From Chris Mulligan:
The data come from the Center for Disease Control and cover the years 1969-1988. Chris also gives instructions for how to download the data and plot them in R from scratch (in 30 lines of R code)!
And now, the background
A few months ago I heard about a study reporting that, during a recent eleven-year period, more babies were born on Valentine’s Day and fewer on Halloween compared to neighboring days:
What I’d really like to see is a graph with all 366 days of the year. It would be easy enough to make. That way we could put the Valentine’s and Halloween data in the context of other possible patterns. While they’re at it, they could also graph births by day of the week and show Thanksgiving, Easter, and other holidays that don’t have fixed dates. It’s so frustrating when people only show part of the story.
I was pointed to some tables:
and a graph from Matt Stiles:
The heatmap is cute but I wanted to see the whole year’s pattern, not broken down by month, and I wanted a graph that showed quantitative patterns. Chris Mulligan’s graph (see top of this blog) was much better from my perspective.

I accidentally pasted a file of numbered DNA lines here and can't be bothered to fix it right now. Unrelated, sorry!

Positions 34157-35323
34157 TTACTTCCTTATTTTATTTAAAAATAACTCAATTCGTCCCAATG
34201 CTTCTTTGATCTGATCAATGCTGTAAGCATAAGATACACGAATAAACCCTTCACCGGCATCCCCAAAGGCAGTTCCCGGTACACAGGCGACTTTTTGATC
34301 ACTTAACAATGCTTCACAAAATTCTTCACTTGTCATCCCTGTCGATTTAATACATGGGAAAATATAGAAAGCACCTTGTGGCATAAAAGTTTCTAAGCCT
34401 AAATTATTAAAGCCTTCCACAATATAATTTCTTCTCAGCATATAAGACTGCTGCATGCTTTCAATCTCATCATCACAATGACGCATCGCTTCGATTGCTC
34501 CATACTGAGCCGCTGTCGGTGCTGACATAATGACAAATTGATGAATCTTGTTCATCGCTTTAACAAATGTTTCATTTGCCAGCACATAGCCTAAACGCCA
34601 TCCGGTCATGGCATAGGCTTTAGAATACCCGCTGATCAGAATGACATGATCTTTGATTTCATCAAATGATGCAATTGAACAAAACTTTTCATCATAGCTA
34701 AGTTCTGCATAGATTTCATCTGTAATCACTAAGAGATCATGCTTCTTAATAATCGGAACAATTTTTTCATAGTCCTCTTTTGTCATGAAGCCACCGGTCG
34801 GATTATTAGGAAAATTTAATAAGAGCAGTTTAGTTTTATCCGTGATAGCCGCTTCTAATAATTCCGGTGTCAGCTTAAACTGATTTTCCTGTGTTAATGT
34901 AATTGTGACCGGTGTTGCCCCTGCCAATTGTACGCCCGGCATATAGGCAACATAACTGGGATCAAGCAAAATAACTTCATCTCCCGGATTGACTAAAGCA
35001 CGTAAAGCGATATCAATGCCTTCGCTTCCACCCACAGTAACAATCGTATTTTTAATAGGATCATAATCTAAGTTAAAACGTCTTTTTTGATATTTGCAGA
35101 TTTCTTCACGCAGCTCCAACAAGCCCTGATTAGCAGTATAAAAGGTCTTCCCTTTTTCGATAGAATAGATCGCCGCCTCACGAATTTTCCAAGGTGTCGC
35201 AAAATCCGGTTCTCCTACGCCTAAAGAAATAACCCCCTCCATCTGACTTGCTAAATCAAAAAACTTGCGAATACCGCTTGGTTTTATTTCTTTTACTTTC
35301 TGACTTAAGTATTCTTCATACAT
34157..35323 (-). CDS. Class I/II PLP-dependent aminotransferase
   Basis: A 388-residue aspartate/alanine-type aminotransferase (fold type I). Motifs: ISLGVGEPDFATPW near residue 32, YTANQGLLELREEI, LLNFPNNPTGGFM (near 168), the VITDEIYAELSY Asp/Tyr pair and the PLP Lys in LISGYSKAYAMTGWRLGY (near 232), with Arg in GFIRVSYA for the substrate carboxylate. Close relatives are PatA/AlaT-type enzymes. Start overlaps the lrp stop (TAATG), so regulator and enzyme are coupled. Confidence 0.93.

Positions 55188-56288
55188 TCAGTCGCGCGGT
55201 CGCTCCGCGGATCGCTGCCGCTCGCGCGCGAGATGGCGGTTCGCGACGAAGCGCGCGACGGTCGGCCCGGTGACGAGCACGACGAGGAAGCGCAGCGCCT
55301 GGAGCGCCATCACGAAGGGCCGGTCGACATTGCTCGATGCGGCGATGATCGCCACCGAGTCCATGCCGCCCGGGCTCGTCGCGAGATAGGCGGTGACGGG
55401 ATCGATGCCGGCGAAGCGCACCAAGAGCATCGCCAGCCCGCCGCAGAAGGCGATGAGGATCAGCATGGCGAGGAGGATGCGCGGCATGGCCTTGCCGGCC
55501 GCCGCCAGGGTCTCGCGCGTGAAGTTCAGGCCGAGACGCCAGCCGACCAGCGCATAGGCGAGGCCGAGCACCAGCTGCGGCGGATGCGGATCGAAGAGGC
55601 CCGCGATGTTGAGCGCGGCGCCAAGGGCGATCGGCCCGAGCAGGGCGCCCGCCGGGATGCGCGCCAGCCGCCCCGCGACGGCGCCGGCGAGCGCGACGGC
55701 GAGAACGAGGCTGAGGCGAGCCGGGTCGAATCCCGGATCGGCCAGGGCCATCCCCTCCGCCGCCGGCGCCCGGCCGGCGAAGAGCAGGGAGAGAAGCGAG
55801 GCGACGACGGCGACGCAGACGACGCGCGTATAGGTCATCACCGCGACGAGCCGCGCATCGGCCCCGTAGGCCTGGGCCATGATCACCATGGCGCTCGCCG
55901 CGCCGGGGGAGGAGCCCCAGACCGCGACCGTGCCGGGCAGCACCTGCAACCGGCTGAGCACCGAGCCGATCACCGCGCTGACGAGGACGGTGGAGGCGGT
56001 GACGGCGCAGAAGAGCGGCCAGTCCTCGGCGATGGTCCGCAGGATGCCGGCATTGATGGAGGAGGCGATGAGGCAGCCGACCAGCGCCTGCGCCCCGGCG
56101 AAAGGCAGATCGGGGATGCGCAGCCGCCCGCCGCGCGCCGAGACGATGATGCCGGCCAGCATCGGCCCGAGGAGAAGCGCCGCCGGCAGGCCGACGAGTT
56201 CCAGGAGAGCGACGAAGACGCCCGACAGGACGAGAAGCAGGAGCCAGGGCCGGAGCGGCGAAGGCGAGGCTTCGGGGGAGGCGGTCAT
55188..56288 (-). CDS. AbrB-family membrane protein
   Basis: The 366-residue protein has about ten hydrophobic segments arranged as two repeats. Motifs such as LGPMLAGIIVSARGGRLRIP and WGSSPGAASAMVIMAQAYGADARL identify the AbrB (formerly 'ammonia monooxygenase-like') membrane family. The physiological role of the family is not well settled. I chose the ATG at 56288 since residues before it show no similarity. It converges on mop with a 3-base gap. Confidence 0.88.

Other comments on Chris’s graph
– As Chris noted, Valentine’s Day and Halloween do show up but just barely.
– You can also see dips around the Labor Day and Thanksgiving weekends which are spread a bit because the dates vary for these day-of-week holidays.
– I’d consider rescaling the y-axis so the red line=100, then it would be easier for me to get a grip on the scale of the variation.
– I don’t get anything out of the lowess line but it was a clever way for Chris to pull out some extreme dates automatically. (It was my idea to multiplying the 29 Feb counts by 4.)
– The data could be cleaned even further. Here’s how I’d start: go back to the data for all the years and fit a regression with day-of-week indicators (Monday, Tuesday, etc), then take the residuals from that regression and pipe them back into Chris’s program to make a cleaned-up graph. It’s well known that births are less frequent on the weekends, and unless your data happen to be an exact 28-year period, you’ll get imbalance, which I’m guessing is driving a lot of the zigzagging in the graph above.
– The next step would be to go back to some of the questions raised in recent years by economists who have noticed different patterns of birthdays (and thus of conceptions) as a function of age and education levels of parents. I don’t know what’s been done on this since 2009.
– It might be cute to to display the graph in a circle, to connect 31 Dec – 1 Jan, but I don’t recommend it, as this would come close to destroying our ability to see the annual pattern in the data.
The moral of the story
– The direct time-series graph showed patterns clearly, allowing us to make qualitative and quantitative comparisons much better than were possible using the cute heat map or the tables.
– High-resolution graphics can make a difference, even for a problem as simple as displaying a sequence of 366 numbers.